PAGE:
If a Dog is Running Without a Leash and Bites Someone is the Owner Liable for Damages in North Carolina?

dog bite

Most people in North Carolina keep their dogs on a leash. It has nothing to do with the law. It has to do with the fact that they dont want their dog running away. They also don’t want their dog attacking (or getting attacked) by another dog. It’s rare to see someone walking their dog without having them on a leash. But it does happen. Some dog owners are proud of the fact that they’ve trained their dog well enough that they won’t run away.

Even if a dog is well behaved, there’s no way for an owner to know exactly how they’ll behave in a given situation. A dog may love people but, if they’re provoked, they may act out. Other dogs are fine unless and until they see another dog. Once they see another animal, all bets are off. This is why it’s never a good idea to keep a dog unleashed. If a dog owner is willing to risk having their pet without a leash, they should be expected to face the consequences if their dog bites someone.

In North Carolina, a dog’s owner will be liable if their dog bites another person. However, this liability is generally limited to dogs who have attacked someone before. This is because North Carolina follows the “one-bite rule.” If you’re attacked or bitten by a dog in North Carolina, you’re not going to take time to google the one-bite rule. You’re going to get to the emergency room for treatment. Then you’re going to call a personal injury lawyer in Charlotte.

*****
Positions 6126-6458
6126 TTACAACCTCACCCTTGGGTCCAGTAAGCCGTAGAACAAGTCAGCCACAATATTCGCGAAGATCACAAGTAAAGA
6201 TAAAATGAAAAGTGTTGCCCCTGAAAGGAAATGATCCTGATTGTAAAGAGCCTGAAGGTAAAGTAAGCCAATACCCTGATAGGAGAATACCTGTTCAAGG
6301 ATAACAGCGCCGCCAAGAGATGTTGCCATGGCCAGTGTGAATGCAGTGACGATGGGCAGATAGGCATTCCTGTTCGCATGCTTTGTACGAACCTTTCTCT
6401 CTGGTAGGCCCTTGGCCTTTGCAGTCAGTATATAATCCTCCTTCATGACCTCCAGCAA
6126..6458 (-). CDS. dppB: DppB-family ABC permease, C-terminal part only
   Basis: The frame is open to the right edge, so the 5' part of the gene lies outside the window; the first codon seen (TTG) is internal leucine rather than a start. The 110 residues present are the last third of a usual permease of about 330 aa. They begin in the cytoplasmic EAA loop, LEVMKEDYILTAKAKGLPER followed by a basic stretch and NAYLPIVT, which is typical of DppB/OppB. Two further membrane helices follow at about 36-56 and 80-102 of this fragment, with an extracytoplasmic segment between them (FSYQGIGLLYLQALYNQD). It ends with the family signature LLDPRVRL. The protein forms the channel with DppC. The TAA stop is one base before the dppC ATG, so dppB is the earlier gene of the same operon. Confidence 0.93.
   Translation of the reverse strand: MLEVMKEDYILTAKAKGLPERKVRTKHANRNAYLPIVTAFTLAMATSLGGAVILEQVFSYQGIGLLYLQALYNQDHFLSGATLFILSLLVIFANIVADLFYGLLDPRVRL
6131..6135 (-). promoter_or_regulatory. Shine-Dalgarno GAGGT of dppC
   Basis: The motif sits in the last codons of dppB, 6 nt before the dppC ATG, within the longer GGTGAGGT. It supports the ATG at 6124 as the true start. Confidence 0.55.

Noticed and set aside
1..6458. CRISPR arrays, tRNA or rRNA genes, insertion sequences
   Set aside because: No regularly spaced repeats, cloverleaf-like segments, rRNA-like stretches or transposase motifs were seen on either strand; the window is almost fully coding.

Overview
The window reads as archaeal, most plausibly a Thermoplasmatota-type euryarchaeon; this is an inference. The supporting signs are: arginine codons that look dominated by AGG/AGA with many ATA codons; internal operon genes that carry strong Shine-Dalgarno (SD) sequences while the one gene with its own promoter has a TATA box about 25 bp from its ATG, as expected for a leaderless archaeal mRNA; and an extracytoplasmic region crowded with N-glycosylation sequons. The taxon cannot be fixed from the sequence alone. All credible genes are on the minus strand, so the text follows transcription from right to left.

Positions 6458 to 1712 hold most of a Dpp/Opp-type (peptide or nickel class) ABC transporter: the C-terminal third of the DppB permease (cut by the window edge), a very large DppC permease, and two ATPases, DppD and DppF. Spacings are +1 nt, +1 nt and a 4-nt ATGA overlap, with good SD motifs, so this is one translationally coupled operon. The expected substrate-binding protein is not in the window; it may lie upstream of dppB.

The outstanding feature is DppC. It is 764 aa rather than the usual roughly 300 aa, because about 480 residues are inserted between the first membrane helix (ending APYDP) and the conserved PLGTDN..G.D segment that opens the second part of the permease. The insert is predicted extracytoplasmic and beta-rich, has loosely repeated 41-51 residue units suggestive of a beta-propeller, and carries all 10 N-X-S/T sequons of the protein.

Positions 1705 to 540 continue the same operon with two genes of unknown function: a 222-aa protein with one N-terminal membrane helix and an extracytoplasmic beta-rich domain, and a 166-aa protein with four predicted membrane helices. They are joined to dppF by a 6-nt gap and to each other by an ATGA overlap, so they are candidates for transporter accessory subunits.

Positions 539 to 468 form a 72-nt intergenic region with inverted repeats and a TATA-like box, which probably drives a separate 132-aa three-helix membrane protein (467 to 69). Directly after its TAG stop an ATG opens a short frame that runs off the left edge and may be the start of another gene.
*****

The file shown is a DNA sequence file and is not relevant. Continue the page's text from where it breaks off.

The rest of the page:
How Does the One-Bite Rule Work in Charlotte?

Charlotte follows the one-bite rule when it comes to dog bites. This law works exactly the way you think it would. If a dog has bitten anyone in the past, the dog’s owner will be liable for future dog bite injuries. It doesn’t matter how long ago the first bite was. A dog’s owner is on notice after the first time their dog attacks someone. If you’re bitten by a dog that has attacked someone in the past, you should expect to be compensated for your injuries.

If the dog has never bitten someone before, that doesn’t mean the dog’s owner is off the hook. If you can prove that the dog owner was negligent, then you may be able to recover damages. For example, if the dog is running the streets alone at night, the owner will be liable for any injuries the dog causes. This is because North Carolina has a specific law covering this situation. Or, if the dog’s owner knew it was likely to bite you, they’ll be held liable.

Are There Defenses to the One Bite Rule in North Carolina?

Just because North Carolina has the one-bite rule, that doesn’t mean a dog’s owner is always responsible for injuries caused by a dog attack. If you provoke the dog or taunt it, it’ll be hard for you to recover damages. The same is true if you’re trespassing on the defendant’s property at the time of the dog bite. If this is the case, don’t expect to receive damages. The same is true if you know the dog hates you and has tried to bite you in the past. At a certain point, you have to use common sense. The law in North Carolina requires it.

Charlotte Personal Injury Lawyers Offer a Free Initial Consultation

If you or your child are bitten by a dog in Charlotte, North Carolina, there are a few things you need to do. First, check to see if there are any witnesses. If there are, make a note to talk to them later. Second, get to the hospital right away. Even if you don’t think the injuries are all that serious, you may need medical attention. At a minimum, you might need to get a rabies’ shot. Finally, you should call a skilled personal injury lawyer in Charlotte, North Carolina.

Your attorney will meet with you for free. You can sit down and tell them your story. You can ask them any questions you may have. They’ll have a few questions of their own too. Once they’ve had a chance to review your case, they’ll give you their honest opinion. If you have a claim for damages, they’ll let you know. They’ll also tell you if they don’t think you have a solid case.

The good news is that your consultation is free, and you don’t pay your attorney until your case is resolved.